Some example questions could be

  • What would my main responsibilities be?
  • Can you describe a typical day in this role?
  • What tasks would you expect me to spend the majority of my time on? 
  • What percentage of my time would be spent on maintenance tasks versus new projects?
  • What percentage of my time would you expect me to be in meetings?
Smart questions to ask about the interviewer

Sometimes you'll meet interviewers who don't know much or maybe anything about the role you're applying for. Some large organisations use interviewers who have nothing to do with the role. That's to ensure they aren't influenced by the urgency to hire or other team bias in the hiring decision. 

If this happens to you then, you'll need to have some questions that are more generic than the ones you'd ask team members. These questions can still be insightful about what the work environment is like.

Some example questions could be

  • What would you describe as your favourite thing about working here?
  • What is your favourite office tradition?
  • What surprised you about this company when you first joined?
  • What would you change about working here?
Smart questions to ask about how performance will be evaluated

Companies pay employees to deliver results for them. Transparency and measurability of those results are critical to ensure you and your manager are aligned on expectations and achievements. We recommend including questions about how your performance will be evaluated in any interview process.

Some example questions could be

  • How would we measure success in this role?
  • What does the performance review process look like?
  • How frequently is employee performance formally reviewed?
  • Who in the company inputs to the formal review process?
  • What can you share about your performance management process?
  • What metrics is this role formally reviewed against?
Smart questions to ask about the team

Who you work with and how will have a significant impact on your ability to succeed and thrive in your job. So understanding who your team are, what their priorities are, how they operate together and how they relate to each other is extremely important.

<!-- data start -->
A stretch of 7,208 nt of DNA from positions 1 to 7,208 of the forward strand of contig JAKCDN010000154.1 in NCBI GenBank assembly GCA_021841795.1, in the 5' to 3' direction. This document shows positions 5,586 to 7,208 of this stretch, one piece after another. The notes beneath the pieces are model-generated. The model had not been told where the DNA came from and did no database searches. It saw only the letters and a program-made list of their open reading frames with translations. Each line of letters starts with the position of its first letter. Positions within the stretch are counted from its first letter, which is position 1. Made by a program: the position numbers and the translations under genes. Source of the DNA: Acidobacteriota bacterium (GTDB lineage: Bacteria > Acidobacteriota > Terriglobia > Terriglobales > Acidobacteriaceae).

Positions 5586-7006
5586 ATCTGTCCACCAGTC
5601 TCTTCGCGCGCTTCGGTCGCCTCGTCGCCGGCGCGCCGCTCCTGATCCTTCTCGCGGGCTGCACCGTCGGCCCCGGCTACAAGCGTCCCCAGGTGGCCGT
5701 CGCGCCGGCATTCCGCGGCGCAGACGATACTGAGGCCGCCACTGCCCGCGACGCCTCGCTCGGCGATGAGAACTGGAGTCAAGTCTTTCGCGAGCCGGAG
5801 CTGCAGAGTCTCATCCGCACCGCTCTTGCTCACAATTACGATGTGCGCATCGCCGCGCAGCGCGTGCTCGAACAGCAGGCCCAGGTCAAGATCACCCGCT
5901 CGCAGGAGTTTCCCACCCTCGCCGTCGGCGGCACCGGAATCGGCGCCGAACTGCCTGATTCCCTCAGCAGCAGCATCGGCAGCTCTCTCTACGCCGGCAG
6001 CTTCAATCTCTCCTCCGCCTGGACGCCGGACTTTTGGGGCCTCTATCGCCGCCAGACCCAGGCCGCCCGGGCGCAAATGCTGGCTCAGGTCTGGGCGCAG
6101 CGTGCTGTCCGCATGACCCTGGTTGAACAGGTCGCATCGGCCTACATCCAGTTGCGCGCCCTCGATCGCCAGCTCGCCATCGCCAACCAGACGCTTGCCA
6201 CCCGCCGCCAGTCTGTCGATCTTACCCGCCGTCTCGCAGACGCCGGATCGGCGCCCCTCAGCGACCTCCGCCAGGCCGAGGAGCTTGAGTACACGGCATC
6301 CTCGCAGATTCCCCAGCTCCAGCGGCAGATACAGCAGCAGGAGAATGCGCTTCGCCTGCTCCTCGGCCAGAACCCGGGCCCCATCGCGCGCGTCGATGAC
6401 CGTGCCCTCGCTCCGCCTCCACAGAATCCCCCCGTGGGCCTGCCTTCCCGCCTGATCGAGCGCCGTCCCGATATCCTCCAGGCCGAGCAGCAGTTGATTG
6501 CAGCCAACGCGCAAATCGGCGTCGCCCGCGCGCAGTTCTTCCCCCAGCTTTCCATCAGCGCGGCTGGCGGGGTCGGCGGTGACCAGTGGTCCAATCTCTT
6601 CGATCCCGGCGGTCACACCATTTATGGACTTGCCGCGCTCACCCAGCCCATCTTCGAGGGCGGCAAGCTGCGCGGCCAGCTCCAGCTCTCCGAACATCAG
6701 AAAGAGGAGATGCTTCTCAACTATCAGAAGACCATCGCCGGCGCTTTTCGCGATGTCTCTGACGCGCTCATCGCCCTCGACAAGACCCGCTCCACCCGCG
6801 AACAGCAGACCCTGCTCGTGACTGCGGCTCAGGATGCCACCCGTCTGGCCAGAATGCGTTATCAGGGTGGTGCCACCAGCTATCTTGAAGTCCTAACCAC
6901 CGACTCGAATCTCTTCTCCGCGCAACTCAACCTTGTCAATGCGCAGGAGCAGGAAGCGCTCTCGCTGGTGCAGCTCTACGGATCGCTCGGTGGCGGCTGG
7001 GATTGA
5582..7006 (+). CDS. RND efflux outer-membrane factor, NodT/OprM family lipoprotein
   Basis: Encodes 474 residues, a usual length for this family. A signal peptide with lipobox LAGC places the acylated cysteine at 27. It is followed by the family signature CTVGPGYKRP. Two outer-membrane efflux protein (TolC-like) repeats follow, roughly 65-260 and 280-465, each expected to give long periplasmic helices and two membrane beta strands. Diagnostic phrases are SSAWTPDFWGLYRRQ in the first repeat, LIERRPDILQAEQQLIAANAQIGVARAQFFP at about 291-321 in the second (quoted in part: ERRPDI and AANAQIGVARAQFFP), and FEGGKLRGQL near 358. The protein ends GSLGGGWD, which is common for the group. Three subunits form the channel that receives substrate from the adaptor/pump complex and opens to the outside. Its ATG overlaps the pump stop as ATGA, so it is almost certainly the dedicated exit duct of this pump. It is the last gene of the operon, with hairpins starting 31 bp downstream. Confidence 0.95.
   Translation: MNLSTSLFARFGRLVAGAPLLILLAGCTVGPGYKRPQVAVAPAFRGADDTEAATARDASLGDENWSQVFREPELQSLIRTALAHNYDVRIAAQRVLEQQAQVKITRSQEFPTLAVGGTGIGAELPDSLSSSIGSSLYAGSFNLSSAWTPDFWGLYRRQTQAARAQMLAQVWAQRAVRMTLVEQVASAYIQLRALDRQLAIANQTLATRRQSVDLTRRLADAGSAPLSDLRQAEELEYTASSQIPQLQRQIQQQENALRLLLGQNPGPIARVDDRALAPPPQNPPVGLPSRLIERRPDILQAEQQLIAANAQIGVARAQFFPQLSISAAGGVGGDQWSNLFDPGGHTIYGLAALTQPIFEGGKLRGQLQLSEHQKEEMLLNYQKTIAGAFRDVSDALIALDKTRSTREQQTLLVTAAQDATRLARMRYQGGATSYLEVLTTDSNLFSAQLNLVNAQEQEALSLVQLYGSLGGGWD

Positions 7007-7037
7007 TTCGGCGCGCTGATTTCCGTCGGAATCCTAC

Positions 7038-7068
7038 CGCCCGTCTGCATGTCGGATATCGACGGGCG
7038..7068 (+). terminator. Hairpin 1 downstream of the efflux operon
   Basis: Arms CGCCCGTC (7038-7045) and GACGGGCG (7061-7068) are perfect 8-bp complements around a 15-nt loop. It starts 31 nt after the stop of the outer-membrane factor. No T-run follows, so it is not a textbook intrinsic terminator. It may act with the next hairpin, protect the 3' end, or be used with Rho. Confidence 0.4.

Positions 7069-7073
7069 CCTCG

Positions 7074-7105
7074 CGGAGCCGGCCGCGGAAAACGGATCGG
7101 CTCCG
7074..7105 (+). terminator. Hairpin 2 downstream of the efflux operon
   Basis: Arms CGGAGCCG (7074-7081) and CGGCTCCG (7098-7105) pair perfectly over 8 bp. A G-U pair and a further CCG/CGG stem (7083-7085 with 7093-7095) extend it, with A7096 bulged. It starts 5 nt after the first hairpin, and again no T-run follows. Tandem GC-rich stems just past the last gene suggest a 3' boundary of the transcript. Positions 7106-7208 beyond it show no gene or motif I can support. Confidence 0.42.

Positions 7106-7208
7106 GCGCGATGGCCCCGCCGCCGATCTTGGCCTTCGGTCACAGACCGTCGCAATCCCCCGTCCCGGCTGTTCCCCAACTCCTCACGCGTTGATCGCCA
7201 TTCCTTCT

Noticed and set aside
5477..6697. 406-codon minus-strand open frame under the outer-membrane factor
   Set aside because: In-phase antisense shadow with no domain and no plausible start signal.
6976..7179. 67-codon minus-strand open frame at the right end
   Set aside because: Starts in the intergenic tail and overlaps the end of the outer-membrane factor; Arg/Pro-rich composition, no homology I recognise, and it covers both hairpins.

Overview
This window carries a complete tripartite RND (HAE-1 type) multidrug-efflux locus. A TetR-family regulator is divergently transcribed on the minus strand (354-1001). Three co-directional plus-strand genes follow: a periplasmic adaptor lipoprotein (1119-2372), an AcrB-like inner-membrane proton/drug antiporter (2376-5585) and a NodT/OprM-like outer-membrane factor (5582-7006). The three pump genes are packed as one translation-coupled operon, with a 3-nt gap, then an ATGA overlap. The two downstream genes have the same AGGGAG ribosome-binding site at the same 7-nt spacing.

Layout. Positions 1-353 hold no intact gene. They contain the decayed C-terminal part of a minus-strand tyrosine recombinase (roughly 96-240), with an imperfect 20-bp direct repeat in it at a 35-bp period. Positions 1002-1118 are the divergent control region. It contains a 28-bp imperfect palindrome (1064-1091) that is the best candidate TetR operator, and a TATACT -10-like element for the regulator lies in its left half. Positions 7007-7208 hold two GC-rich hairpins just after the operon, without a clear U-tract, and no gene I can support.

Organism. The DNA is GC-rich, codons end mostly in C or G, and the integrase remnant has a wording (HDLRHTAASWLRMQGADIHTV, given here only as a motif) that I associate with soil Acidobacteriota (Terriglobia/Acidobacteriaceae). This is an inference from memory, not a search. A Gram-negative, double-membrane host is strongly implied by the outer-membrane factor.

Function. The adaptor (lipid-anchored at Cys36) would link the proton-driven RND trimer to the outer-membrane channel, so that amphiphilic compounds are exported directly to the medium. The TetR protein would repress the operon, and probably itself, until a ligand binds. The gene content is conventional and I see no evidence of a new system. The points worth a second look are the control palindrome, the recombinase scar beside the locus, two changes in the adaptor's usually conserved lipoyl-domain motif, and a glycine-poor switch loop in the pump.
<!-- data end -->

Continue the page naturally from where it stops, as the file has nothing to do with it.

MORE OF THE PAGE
Some example questions could be

  • What's an example of one of the team's most immediate projects?
  • What does this position contribute to the team's overall success?
  • How does the team work together on a day to day basis?
  • What other departments are key influencers of the team's success?
  • How many direct reports would I have? (people managers only)
Smart questions to ask about the company culture

The Harvard Business Review notes that culture can't be seen as a top-down process. Everyone in the company is responsible for the creation and perpetuation of the company's culture. It's not enough for organisations to have and publish company values, employees need to live them.

Your interview is an opportunity to determine if the company culture matches what you are looking for. And if you're going to be willing to take part in contributing to that company culture. If you want to find out how the company culture works, it is worth doing some research before going into your interview. You can use platforms like LinkedIn and Team Blind to reach out to current and former employees and ask them to share their experiences.

Some example questions could be

  • Which of the important values of the company do you see demonstrated the most by employees?
  • Which of the important values of the company do you see demonstrated the least by employees?
  • How has the company culture changed since you started?
  • How would you describe the work life balance here?
  • Are there employee resource groups and networks?
Smart questions to ask about professional development, career paths, and future opportunities

Identifying career opportunities is important when it comes to jobs. You want to see that your current position is not just what they want, but also that your career path will be enhanced by moving to this company.

Some example questions could be

  • How does the company support its employee's professional development?
  • How do successful employees progress in their careers here?
  • What formal structures are in place to support employees in learning new skills?
  • What internal resources are there for training and personal development?
  • Does the company set aside a budget for training and personal development?
  • How do employees identify professional development opportunities in the company?
Smart questions to ask The Hiring Manager 

A manager and your relationship with them can make or break your success and happiness in a role. So getting the information you need about them, to be comfortable you'll enjoy working with them is critical. Hiring managers should be happy to answer questions about themselves.

Some example questions could be

  • How do you support hitting goals for your team?
  • How would you describe your management style?
  • What's your preferred communication channel with your direct reports?
  • How do you like to be kept up to date with what your team is doing?
  • How do you support your teams' career path?

These are just a few examples of questions that you could use in your interviews. You won't have time to ask all of them. A good selection to ask different team members throughout the process will ensure you get the information you need and that the team are impressed by your curiosity and thoroughness.